This is a part 2 of a tour of the Bvckup's brand new copying engine dubbed the ultra copier.

Part 1 covered improvements to the engine's bulk copying and in this post we will look at changes to its incremental file updater, a.k.a. the delta copier.

Quick recap

Delta copying is a way of updating files whereby only blocks that changed since the last update are copied over. When files change, more often than not they change only here and there, in an isolated manner. This makes delta copying a godsend for backing up all sorts of large, slowly changing files from large RAW photos, to database files, to VM images and encrypted file containers.

If you are familiar with rsync, it is based on the same idea to derive the same speed benefits. However where Bvckup 2 differs from rsync is how it does change detection.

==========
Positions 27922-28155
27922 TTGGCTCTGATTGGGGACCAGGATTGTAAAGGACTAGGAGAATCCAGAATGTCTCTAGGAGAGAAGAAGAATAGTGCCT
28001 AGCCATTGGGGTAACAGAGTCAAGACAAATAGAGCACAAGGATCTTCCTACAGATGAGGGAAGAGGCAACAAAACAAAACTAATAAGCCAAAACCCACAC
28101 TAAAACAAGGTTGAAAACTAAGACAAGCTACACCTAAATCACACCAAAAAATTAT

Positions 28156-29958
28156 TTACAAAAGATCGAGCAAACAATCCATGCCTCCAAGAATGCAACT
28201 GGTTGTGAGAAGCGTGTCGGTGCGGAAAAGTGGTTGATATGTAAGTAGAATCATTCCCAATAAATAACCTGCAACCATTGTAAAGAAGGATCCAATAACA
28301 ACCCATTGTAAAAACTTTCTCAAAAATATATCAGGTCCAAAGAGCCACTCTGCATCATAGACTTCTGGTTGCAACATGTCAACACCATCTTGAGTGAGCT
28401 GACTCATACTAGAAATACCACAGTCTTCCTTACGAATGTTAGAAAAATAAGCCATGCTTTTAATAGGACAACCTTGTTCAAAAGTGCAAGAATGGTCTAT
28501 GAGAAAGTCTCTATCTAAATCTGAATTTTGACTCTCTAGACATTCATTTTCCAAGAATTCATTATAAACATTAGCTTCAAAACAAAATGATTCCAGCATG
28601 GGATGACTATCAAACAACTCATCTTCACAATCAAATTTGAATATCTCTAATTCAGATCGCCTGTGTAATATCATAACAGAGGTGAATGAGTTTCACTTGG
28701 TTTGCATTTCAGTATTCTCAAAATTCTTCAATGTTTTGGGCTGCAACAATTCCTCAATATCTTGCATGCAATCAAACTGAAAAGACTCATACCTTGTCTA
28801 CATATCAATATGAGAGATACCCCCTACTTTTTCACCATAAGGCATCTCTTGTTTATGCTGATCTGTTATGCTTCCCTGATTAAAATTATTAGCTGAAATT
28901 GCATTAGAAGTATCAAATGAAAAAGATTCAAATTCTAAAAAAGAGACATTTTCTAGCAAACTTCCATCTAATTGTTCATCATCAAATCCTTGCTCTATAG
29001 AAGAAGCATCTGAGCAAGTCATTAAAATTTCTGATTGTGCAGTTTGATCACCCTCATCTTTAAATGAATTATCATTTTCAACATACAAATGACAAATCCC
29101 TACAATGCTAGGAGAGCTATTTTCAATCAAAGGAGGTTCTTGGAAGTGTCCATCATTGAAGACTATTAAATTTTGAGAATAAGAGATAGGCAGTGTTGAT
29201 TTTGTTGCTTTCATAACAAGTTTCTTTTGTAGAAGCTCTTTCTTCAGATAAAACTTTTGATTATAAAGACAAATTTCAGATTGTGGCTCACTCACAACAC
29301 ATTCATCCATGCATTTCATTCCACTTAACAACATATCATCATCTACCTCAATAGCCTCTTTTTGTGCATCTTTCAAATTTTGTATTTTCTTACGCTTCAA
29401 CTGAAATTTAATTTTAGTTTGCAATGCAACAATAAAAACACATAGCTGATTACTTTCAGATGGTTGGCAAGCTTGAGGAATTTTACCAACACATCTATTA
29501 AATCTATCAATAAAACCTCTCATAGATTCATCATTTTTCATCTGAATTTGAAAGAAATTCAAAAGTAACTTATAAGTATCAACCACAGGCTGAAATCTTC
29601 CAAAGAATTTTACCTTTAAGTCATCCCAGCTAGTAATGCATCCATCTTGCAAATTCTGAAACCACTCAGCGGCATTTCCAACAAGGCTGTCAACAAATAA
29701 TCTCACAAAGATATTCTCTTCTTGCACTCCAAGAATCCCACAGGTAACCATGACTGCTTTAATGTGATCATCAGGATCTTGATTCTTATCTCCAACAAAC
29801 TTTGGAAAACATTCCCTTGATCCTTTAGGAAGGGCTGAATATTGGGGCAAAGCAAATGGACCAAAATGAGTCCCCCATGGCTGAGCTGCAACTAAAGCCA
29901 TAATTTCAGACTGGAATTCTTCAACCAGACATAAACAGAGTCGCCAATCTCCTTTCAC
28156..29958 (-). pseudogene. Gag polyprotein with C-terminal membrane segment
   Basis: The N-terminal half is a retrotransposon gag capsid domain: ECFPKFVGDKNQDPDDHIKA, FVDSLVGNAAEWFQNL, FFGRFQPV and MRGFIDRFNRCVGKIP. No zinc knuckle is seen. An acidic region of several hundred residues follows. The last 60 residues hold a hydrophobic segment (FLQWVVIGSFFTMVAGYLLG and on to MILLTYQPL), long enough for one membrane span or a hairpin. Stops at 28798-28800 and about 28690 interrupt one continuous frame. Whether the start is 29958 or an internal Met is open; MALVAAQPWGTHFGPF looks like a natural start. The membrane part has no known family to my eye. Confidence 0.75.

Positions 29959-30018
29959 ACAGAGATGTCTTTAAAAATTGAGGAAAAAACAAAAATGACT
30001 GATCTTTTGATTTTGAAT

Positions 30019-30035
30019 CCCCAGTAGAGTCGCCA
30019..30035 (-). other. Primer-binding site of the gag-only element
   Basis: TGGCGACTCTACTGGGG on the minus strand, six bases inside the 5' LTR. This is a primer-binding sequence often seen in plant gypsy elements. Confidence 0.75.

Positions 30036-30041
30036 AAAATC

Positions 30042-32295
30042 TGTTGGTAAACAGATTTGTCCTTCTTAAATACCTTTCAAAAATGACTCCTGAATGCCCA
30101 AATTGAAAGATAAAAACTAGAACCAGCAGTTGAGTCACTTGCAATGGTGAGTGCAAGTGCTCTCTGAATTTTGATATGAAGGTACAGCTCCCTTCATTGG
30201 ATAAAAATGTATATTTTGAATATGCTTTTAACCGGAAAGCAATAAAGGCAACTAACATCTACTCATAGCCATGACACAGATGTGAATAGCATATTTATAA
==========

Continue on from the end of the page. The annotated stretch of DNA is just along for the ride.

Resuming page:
Detecting changes

The recipe is simple - split the file in large-ish blocks, compute block hashes and then see if the hash changed from the last time. If it did, we got a modified block, so we copy it over.

So we still end up reading a file in full, but we save on being selective with writing, which is usually an expensive thing to do.

Bvckup 2 works by saving block hashes between the runs and then using these as a reference point on the next update.

read block
hash block
load hash from the last time
if (new-hash old-hash) then
    write block
    save new-hash

This requires only basic IO access to source/backup copies and some local space to store the block hashes. That is, the delta copying works with any storage devices that are accessible for reading/writing.

* In comparison, rsync requires a copy of itself to be running on the receiving end when copying over the network. It doesn't require any interim storage, but it ends up reading both source and target files in full. This makes it unsuitable for making local copies and explains the "r" in "rsync".

False negatives

It is possible that two different blocks of data will have the same hash. This is a so-called hash collision.